States of fiscal crisis

Nov. 12, 2009
“Record-setting revenue drops, high unemployment and far-flung fallout from the housing bust and credit crisis; virtually all states have been stressed by the downturn. We expect that when state lawmakers next spring turn to crafting their new budgets ...

Record-setting revenue drops, high unemployment and far-flung fallout from the housing bust and credit crisis; virtually all states have been stressed by the downturn. We expect that when state lawmakers next spring turn to crafting their new budgets for 2011, many will confront an even tougher set of challenges, as states already have made significant cuts, yet revenues continue to drop, and stimulus funds will be running out.” –Susan Urahn, managing director, the Pew Center on the States

It’s no secret that U.S. state budgets are under extreme stress in this ongoing global economic downturn. The big worry, though, is how many of them are teetering precariously on the edge of fiscal calamity – and how this situation could affect the critical role states play in maintaining our transportation infrastructure.

According to a new report by the Pew Center on the States – a division of The Pew Charitable Trusts – Arizona, Florida, Illinois, Michigan, Nevada, New Jersey, Oregon, Rhode Island and Wisconsin join California (whose statehouse is at right) as the 10 most troubled states. In the report – Beyond California: States in Fiscal Peril – Pew’s research indicates state budget troubles can have significant repercussions, such as: higher taxes or fees; layoffs or furloughs of state workers; longer waits for public services; more crowded classrooms; higher college tuition and less support for the poor or unemployed.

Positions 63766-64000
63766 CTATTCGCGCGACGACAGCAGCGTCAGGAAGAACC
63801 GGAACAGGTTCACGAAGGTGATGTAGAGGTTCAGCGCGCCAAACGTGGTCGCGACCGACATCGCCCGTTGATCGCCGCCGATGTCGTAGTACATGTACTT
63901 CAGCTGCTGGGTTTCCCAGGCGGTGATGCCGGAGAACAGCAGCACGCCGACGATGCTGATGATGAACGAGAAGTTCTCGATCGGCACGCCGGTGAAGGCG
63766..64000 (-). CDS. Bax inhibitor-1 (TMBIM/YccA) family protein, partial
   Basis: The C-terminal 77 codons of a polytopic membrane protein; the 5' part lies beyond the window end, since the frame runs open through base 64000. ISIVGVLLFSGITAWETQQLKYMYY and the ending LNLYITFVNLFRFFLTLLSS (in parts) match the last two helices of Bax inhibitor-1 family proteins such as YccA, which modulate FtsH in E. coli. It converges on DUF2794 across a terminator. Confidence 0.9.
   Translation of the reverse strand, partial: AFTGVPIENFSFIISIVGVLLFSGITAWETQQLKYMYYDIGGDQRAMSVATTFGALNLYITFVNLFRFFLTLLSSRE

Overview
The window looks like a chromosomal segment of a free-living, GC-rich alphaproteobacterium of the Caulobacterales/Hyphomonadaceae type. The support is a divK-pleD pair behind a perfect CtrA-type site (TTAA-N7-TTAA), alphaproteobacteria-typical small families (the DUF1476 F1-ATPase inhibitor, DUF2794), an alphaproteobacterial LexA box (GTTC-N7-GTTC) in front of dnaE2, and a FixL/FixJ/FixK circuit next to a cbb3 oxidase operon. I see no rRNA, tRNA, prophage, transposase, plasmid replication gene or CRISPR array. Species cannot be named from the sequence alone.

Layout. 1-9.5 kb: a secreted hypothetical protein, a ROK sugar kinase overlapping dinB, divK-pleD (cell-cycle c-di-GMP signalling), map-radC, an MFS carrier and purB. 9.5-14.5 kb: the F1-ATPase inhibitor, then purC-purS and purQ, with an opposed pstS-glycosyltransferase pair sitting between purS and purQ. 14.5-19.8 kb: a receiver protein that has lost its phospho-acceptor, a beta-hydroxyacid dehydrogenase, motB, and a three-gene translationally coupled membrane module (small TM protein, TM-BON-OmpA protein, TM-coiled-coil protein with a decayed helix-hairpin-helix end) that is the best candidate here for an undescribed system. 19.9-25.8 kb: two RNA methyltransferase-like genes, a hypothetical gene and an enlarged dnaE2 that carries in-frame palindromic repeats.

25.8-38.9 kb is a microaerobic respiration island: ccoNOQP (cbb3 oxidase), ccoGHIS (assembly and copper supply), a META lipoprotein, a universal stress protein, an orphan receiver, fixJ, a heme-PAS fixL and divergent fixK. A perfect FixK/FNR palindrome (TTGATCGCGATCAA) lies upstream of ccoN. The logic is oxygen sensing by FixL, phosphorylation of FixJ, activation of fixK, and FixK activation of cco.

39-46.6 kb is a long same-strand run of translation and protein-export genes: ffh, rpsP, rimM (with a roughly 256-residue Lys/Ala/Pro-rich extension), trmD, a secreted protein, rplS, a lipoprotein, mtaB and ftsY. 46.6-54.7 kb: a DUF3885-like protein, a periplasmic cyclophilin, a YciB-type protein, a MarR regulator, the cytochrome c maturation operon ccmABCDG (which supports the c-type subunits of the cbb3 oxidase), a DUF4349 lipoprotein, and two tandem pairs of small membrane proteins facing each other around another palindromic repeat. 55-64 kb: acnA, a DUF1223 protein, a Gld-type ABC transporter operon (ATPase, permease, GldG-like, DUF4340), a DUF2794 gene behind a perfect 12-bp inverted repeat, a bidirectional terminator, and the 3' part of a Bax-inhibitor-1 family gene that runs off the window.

They also pose challenges for the nation as a whole, Pew noted, as together these 10 states account for more than one-third of America's population and economic output. And actions taken by state governments to balance their budgets – such as tax increases, additional fees for services, and drastic spending cuts – can not only slow down the country's recovery, but put a big hole in the wallets of businesses and citizens alike.

“A challenging mix of economic, political and money-management factors have pushed California to the brink of insolvency. But while California often takes the spotlight, other states are facing hardships just as daunting,” explained Susan Urahn, managing director of the Pew Center on the States (seen below at left). “Decisions these states make as they try to navigate the recession will play a role in how quickly the entire nation recovers.”